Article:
The Stroop Effect

The Stroop Effect, named after J. Ridley Stroop who published the effect in 1935, is a demonstration of interference in the reaction time of a task. For example, when a word signifying a colour such as “red” is printed in blue a reader’s reaction time processing the word’s colour, leads to slower test reaction times and an increase in mistakes.

Try out one of my favourite demonstrations of this effect by saying the colours of the words below:

(For example if the word “blue” is printed in green, you would say the word green)

   red     blue    orange    yellow    purple    green    blue    yellow    red    blue    orange    purple    yellow    green    blue    red    green    orange    purple
   yellow    orange    red    green    blue    green    red    green    blue    yellow    orange    purple    green    blue    yellow    red    orange    purple    green

If naming the first group of colours is easier and quicker than the second, then your performance exhibits the Stroop effect.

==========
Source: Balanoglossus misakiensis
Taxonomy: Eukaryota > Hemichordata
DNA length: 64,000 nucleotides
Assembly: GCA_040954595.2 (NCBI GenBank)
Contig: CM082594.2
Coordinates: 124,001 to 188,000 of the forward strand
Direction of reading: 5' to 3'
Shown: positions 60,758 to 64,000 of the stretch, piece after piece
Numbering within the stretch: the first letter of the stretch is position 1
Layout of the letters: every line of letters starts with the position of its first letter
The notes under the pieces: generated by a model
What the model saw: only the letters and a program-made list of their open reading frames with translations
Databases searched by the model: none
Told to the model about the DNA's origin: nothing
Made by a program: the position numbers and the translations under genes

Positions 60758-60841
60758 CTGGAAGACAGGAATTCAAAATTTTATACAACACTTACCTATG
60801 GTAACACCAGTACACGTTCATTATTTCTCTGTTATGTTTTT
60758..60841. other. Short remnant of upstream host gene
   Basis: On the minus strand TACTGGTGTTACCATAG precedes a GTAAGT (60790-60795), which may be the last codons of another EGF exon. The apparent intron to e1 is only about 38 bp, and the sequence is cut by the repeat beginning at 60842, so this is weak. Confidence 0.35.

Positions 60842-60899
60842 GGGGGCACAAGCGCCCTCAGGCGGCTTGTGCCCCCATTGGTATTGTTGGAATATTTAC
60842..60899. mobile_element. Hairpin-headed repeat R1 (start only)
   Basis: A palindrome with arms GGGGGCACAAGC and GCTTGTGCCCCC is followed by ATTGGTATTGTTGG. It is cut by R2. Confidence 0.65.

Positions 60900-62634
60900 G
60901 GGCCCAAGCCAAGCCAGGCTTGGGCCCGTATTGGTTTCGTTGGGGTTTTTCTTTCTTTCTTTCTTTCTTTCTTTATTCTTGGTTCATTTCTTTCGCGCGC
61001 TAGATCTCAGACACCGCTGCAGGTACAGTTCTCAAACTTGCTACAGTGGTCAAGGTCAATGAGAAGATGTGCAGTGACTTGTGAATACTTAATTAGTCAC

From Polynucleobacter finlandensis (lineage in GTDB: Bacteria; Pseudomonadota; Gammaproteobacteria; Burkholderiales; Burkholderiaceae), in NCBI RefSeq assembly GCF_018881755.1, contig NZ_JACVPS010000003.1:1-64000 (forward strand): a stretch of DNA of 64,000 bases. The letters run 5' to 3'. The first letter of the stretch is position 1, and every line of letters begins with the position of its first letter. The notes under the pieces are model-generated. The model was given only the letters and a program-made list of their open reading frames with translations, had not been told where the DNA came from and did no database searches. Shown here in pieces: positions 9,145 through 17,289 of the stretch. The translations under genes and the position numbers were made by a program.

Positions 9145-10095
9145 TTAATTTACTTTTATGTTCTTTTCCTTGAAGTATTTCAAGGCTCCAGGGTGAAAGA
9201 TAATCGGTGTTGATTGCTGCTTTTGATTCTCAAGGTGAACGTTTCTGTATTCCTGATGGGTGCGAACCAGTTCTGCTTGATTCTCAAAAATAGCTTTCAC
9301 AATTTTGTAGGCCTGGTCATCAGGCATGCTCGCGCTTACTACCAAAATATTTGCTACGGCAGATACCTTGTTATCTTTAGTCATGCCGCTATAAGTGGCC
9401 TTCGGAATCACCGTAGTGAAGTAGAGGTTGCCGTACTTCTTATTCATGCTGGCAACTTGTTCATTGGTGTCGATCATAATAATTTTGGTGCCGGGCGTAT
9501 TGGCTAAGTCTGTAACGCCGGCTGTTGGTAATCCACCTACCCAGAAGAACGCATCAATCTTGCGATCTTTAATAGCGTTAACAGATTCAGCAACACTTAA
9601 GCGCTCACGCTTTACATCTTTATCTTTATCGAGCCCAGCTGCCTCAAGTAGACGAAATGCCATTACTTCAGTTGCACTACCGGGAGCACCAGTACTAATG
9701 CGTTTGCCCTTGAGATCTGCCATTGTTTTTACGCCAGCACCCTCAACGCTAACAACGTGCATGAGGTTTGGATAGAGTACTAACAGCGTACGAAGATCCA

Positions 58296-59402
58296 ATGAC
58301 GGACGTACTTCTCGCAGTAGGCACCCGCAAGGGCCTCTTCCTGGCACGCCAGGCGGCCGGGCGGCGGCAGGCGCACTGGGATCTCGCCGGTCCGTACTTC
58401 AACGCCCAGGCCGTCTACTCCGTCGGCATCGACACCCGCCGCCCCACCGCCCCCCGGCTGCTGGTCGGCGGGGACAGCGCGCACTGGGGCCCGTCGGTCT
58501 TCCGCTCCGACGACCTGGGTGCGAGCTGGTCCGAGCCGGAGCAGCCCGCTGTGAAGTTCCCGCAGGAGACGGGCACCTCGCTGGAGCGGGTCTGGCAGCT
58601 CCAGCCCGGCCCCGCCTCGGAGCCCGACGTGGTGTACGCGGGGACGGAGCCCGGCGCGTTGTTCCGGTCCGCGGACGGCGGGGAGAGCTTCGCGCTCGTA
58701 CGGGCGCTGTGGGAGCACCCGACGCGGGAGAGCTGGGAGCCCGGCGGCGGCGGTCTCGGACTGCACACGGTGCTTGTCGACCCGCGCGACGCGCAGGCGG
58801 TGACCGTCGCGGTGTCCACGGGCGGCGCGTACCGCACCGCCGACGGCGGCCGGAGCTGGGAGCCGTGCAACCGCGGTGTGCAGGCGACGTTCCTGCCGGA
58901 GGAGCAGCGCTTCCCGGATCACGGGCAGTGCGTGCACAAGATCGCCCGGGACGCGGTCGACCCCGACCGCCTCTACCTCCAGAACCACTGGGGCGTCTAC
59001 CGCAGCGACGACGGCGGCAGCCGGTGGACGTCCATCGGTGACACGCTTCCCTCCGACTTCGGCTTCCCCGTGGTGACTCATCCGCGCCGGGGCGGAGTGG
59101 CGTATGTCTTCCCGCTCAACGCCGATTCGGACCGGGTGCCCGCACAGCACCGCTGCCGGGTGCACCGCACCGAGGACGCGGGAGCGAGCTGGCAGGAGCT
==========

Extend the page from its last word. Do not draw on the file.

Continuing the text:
The Stroop effect illustrates important principles about how the brain works, particularly for mental tasks involving attention, automatic processing, and response selection. It also can be used to examine the subtle effects of adverse conditions on the brain, such as lack of sleep, fatigue, or the effects of high altitudes.

The coloured word test above is only one kind kind of automatic processing that can be studied.

Check out Harvard University’s site in which they continually collects data with their Implicit Association Tests, many of which have fascinating social and political implications.

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